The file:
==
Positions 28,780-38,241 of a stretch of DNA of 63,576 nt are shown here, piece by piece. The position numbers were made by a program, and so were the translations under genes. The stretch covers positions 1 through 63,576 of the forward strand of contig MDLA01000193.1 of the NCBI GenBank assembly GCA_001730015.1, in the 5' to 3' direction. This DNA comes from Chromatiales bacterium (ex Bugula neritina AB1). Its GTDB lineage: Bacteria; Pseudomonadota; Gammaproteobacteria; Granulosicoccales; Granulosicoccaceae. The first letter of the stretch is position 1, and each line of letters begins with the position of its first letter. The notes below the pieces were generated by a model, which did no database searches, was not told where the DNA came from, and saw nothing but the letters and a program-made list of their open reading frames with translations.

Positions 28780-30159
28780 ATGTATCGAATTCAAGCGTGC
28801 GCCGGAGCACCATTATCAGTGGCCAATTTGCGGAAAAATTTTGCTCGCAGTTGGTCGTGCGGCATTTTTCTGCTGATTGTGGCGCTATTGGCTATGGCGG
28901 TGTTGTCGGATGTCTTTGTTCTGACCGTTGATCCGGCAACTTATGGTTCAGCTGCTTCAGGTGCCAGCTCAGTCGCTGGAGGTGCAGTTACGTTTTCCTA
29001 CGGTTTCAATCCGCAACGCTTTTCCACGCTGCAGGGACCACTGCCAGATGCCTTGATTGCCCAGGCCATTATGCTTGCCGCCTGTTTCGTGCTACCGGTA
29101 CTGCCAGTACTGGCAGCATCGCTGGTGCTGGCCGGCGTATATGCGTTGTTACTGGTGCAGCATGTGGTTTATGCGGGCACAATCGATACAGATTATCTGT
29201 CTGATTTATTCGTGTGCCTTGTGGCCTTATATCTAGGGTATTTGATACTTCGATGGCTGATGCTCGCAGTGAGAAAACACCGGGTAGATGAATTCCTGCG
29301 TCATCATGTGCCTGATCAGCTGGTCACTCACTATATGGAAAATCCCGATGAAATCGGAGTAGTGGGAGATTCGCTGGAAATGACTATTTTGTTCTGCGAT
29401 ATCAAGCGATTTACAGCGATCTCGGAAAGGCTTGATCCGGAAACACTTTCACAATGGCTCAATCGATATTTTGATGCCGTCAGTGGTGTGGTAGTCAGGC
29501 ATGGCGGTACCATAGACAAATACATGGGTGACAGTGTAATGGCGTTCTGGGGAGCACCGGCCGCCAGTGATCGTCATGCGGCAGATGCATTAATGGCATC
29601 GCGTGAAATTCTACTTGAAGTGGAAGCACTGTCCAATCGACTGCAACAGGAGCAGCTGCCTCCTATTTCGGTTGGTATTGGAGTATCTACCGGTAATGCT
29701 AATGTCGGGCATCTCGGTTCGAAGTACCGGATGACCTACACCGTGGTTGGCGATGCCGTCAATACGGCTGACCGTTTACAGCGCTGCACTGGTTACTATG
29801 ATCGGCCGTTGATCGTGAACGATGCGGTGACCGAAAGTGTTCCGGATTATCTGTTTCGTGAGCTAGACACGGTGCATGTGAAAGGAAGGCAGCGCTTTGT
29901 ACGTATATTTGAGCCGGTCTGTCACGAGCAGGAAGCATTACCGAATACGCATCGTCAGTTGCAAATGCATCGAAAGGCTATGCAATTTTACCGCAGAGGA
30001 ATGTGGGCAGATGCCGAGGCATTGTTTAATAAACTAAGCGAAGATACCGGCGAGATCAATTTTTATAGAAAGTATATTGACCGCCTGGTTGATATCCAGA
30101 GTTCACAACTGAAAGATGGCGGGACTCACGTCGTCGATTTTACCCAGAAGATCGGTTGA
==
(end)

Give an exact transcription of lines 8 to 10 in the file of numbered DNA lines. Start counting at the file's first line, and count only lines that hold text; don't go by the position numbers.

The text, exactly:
29201 CTGATTTATTCGTGTGCCTTGTGGCCTTATATCTAGGGTATTTGATACTTCGATGGCTGATGCTCGCAGTGAGAAAACACCGGGTAGATGAATTCCTGCG
29301 TCATCATGTGCCTGATCAGCTGGTCACTCACTATATGGAAAATCCCGATGAAATCGGAGTAGTGGGAGATTCGCTGGAAATGACTATTTTGTTCTGCGAT
29401 ATCAAGCGATTTACAGCGATCTCGGAAAGGCTTGATCCGGAAACACTTTCACAATGGCTCAATCGATATTTTGATGCCGTCAGTGGTGTGGTAGTCAGGC